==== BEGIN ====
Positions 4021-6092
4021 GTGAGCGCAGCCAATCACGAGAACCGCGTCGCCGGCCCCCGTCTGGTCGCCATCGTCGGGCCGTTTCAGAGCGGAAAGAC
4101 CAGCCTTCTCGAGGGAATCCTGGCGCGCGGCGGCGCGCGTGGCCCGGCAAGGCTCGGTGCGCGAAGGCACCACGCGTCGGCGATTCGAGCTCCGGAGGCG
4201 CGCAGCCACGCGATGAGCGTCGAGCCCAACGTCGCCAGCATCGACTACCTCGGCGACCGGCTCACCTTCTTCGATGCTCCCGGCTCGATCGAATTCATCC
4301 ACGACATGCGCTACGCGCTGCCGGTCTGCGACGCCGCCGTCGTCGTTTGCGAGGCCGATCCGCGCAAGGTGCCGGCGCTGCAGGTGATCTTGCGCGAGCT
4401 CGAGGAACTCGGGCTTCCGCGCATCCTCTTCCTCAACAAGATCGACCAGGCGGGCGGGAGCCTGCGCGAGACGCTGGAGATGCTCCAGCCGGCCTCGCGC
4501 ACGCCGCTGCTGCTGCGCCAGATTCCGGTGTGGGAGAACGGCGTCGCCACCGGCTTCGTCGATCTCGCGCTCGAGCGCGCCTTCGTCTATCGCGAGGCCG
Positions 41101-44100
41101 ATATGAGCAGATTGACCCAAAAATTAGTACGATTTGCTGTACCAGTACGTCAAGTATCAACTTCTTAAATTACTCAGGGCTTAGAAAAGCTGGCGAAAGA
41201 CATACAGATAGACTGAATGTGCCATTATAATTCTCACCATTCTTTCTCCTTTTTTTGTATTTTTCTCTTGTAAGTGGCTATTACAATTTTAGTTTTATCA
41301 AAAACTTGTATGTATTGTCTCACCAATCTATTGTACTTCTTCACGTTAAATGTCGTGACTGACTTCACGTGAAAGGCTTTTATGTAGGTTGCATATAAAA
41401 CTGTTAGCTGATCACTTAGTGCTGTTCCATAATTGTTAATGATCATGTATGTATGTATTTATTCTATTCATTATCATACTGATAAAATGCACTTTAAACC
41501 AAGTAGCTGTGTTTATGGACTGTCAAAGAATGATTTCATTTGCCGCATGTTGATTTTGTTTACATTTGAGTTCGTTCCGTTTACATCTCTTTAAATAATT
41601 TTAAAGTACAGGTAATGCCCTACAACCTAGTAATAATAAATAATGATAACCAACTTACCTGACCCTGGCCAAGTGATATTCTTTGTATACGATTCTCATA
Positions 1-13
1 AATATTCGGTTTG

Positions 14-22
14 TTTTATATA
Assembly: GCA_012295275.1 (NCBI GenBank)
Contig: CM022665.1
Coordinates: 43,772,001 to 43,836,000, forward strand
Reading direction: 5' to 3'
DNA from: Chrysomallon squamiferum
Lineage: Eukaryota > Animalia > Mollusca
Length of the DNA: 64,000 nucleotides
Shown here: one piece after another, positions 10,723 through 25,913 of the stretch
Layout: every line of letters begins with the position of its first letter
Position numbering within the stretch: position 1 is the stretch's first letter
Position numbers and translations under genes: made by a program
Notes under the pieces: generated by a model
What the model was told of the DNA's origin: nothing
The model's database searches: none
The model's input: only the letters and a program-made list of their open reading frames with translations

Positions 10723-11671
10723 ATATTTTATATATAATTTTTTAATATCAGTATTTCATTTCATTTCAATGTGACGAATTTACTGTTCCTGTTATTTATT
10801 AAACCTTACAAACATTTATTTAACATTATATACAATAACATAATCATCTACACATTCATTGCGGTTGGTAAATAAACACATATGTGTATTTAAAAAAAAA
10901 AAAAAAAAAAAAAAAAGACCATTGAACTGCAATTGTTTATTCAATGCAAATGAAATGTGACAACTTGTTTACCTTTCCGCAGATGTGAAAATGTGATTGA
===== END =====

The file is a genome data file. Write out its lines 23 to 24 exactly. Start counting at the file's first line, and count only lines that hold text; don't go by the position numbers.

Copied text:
DNA from: Chrysomallon squamiferum
Lineage: Eukaryota > Animalia > Mollusca